Exercise regimes that promote strength and balance could lower the risk of elderly being injured in falls by a third, according to new statistics.
Injuries such as fractures and breaks that occur due to falls is common among the elderly, with around one in three people over the age of 65 living at home suffering at least one fall each year. New research from France has measured the benefits of physical exercises that promote balance and muscle strength and found that such exercise not only prevents falls, but lowers injury rates as well.
Researchers analysed the results of 10 previous trials that involved thousands of participants with an average age of 76 to get this data. Results showed that those who followed fall-prevention exercise programmes were 37% less likely to be injured as result of a fall, 61% less likely to suffer a fracture and 43% less likely to suffer severe harm.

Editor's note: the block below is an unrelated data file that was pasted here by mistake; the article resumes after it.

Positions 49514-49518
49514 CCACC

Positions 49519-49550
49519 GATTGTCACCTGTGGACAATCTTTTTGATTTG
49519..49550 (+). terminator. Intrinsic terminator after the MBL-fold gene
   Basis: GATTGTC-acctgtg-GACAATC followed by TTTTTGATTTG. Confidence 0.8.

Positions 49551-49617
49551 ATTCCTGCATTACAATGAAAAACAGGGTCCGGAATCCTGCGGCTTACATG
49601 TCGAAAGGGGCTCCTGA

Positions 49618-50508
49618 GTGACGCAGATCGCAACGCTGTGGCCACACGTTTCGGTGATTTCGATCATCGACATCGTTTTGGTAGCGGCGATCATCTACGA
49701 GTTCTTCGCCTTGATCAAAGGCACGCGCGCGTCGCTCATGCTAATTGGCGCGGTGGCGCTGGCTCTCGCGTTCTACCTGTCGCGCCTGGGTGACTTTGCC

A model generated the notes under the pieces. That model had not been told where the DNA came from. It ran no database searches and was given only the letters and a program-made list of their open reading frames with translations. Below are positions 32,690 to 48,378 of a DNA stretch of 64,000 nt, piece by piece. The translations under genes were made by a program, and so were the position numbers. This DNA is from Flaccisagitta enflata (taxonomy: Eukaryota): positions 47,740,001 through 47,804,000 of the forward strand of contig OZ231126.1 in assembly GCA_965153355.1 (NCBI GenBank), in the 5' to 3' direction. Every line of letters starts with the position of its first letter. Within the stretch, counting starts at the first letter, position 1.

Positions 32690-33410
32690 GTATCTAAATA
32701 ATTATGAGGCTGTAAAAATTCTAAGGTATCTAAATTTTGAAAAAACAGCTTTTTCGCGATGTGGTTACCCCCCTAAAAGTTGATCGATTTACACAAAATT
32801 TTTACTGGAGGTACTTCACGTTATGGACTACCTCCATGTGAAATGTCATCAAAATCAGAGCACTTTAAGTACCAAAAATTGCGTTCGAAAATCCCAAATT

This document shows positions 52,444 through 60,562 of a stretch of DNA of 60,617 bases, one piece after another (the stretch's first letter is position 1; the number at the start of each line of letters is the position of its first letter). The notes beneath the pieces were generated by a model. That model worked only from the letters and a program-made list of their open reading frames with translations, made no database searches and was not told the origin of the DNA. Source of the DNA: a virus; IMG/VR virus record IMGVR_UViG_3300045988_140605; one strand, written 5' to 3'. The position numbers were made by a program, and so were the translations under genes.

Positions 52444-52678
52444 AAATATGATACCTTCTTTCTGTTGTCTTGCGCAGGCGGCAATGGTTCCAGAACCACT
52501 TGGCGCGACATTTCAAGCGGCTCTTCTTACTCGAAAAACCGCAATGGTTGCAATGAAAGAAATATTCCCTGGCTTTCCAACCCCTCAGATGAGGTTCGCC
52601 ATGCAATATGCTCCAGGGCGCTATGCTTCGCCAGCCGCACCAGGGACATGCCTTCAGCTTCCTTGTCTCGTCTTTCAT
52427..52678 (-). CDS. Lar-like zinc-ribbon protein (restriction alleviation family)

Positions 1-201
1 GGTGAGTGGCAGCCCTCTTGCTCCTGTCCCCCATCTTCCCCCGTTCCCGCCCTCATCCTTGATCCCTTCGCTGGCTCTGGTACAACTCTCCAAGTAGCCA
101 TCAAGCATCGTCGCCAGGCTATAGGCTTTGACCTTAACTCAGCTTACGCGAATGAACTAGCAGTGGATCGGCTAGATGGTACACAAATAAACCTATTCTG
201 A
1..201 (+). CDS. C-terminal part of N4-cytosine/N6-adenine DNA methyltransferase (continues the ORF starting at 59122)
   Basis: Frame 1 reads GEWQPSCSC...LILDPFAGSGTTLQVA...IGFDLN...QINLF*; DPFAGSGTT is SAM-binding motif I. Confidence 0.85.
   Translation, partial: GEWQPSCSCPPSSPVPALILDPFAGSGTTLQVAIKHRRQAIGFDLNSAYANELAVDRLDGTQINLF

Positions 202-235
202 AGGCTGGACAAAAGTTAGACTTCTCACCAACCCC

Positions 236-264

Two of the trials in particular looked at the benefits of Tai Chi, while others consisted of a variety of functional training including resistance work and balance exercises. Previous studies have shown that yoga, walking and even waltzing can all help to prevent falls in the elderly.
All of the exercises looked at in the latest study focused on balance training, providing substantial evidence that they are effective at improving balance and therefore reducing the risk of falls. A paper published on bmj.com said this report suggests that, "reducing the risk of falling and improving protective responses during a fall may be an important and feasible means of preventing fractures and other serious injuries in the elderly."
Therapies to consider if you wish to improve your balance include:
Keeping your body flexible, strong and well balanced can start at any age and will only continue to help you as you age. To find out more about physical therapies such as the Alexander Technique, Yoga and Physiotherapy, please follow the links to our extensive fact-sheets.
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